Glaucoma has been defined by the three factors of increased intraocular pressure, optic disc damage and visual field defects. The c/d ratio attempts to quantify the extent of axonal (nerve fiber) loss. It compares the diameter of the cup to the entire diameter of the optic nerve head (disc). In addition, loss of RGCs in glaucoma is the cause of visual field defects and thinning of the retinal nerve fiber layer (RNFL) [49]. Furthermore, rim area (RA) is clinically meaningful because the loss of RA tissue parallels the loss of RGCs [50]. There are many clinical parameters that describe the progressive changes in the optic nerve and visual field in glaucomatous patients. Our data present an association of Arg72Pro polymorphism of the TP53 gene with progression of POAG depending on the RNFL clinical parameter (p = 0.019). A study revealed that the Pro72 variant increased apoptotic activity under hypoxic conditions [22]. Our data seem to be in agreement with these findings. We found that the Pro72 variant which is associated with apoptosis correlates positively with a decreased RNFL value (median: Arg/Arg 0.18 vs. Pro/Pro 0.13). This result perfectly fits the ischemic theory of glaucoma development, which is responsible for hypoxic conditions, and hence a decreased RNFL value may indicate progressive degradation of the optic nerve caused by apoptosis. These data may suggest the potential pathological role of the 72Pro variant in POAG. Confirmation of this relationship through a functional study is the goal of our current experiment. However, no significant differences were found between the -421C/A polymorphism of the GRIN2B gene and glaucoma progression depending on the clinical parameter (p > 0.05).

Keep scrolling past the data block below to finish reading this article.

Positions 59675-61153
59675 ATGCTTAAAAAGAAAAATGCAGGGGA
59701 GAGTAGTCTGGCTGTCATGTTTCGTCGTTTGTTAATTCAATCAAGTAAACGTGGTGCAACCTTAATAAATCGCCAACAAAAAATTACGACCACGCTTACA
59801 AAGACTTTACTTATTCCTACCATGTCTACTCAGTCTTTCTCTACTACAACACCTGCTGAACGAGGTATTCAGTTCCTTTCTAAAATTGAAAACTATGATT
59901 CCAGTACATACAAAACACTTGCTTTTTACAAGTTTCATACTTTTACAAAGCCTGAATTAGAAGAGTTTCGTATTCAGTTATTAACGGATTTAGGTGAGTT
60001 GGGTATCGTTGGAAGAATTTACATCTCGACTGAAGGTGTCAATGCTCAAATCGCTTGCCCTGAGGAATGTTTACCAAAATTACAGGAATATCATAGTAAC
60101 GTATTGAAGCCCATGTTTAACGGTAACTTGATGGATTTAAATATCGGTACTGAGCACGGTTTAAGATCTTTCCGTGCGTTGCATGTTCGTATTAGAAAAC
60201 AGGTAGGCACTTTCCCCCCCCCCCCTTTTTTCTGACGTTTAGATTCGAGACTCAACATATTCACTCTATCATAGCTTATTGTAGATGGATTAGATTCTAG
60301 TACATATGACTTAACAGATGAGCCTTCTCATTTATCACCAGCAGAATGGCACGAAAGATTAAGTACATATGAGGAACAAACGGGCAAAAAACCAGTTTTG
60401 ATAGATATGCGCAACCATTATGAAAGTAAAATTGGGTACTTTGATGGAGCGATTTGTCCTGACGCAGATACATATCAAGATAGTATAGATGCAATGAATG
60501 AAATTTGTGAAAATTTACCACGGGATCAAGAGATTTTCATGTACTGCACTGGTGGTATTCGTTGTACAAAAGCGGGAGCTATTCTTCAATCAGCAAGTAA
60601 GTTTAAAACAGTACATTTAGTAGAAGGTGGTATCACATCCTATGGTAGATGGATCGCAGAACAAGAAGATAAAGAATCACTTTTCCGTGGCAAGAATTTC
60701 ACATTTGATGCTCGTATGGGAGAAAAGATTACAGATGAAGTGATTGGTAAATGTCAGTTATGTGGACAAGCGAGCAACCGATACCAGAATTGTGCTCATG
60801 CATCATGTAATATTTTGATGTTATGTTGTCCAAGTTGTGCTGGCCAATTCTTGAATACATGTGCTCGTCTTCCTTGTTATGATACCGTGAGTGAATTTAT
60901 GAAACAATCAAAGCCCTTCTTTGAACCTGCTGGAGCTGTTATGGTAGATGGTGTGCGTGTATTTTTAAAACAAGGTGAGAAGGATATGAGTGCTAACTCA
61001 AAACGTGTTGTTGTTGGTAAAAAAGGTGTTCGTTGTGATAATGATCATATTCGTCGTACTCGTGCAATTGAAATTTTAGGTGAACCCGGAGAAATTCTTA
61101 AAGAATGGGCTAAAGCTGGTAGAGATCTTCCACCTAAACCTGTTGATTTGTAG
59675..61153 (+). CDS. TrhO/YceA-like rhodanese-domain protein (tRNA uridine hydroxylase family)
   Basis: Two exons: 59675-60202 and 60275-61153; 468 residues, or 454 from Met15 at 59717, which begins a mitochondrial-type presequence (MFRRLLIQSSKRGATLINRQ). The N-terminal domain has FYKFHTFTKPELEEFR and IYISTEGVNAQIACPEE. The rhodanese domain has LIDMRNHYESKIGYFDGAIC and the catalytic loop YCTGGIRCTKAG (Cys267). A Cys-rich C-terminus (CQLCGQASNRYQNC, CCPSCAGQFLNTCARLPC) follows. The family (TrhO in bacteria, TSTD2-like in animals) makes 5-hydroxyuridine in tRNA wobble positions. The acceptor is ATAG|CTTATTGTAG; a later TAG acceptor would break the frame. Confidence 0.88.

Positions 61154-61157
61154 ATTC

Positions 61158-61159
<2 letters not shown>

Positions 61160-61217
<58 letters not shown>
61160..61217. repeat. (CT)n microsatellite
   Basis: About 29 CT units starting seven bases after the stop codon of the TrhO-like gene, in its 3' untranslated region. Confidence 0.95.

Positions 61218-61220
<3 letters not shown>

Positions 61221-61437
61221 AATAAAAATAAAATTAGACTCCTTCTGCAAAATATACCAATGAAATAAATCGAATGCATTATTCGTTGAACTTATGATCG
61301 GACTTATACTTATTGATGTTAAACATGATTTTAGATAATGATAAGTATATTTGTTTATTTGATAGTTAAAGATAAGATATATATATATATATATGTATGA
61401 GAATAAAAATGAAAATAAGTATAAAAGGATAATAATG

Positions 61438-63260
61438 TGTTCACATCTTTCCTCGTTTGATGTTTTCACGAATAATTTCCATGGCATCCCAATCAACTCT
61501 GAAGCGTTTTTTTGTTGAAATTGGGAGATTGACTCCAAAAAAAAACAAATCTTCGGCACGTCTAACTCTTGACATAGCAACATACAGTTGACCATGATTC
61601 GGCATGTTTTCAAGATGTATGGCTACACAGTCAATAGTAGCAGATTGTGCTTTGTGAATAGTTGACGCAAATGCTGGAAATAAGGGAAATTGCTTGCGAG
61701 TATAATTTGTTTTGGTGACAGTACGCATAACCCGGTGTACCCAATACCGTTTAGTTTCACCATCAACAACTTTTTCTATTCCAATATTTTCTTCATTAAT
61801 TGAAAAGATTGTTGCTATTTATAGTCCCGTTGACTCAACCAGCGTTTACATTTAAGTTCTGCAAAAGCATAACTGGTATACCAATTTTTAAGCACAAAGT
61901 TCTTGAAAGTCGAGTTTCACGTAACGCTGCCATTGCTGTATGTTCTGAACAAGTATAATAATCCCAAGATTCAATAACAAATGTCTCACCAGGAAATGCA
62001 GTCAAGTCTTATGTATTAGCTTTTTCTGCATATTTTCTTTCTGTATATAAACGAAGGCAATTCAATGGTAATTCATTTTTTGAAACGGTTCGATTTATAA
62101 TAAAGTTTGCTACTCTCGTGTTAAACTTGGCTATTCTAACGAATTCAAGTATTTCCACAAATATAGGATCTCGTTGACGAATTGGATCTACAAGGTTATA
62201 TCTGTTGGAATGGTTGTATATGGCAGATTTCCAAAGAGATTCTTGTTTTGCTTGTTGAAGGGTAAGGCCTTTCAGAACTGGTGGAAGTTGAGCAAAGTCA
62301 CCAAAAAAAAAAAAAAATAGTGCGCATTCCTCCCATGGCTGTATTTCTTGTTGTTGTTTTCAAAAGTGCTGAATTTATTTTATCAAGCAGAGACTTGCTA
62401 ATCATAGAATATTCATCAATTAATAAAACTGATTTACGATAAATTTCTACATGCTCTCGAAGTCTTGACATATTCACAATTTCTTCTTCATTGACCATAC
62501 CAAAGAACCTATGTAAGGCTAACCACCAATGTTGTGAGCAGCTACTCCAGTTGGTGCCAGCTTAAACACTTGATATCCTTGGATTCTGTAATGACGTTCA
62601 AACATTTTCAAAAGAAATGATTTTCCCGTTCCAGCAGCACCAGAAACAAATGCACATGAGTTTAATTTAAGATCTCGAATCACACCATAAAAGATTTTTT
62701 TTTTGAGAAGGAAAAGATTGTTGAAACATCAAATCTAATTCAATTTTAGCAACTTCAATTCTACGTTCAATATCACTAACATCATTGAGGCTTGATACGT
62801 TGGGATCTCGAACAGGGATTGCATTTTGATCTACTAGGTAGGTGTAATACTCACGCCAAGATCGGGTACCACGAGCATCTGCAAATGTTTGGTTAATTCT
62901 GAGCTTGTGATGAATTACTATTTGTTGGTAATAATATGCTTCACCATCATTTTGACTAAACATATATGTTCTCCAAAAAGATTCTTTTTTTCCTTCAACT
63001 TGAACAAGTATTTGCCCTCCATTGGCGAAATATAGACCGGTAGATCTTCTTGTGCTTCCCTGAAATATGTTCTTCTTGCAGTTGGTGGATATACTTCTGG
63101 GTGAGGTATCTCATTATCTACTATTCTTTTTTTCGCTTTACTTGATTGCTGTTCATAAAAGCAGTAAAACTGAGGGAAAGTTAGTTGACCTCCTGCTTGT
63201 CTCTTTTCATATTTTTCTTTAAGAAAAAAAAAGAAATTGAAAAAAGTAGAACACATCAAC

In conclusion, our study revealed that TP53 and GRIN2B polymorphisms were not associated with risk of occurrence of POAG in the Polish population. However, the Arg72Pro polymorphism of the TP53 gene may be related to progression of POAG by its influence on RNFL decrease. Nevertheless, further studies with large numbers of patients and on other polymorphic variants in genes involved in the neurodegenerative mechanism are required to better understand the molecular basis of POAG and to find early diagnostic markers of POAG development.

The authors declare no conflicts of interest.
This work was supported by grant no. 2012/05/B/NZ7/02502 and no. 503/5-108-05/503-01 from the Polish Ministry of Science and Higher Education.

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Address for correspondence
Ireneusz Majsterek

Department of Clinical Chemistry and Biochemistry
Medical University of Lodz
Hallera 1 Square
90-647 Lodz, Poland
e-mail: ireneusz.majsterek@umed.lodz.pl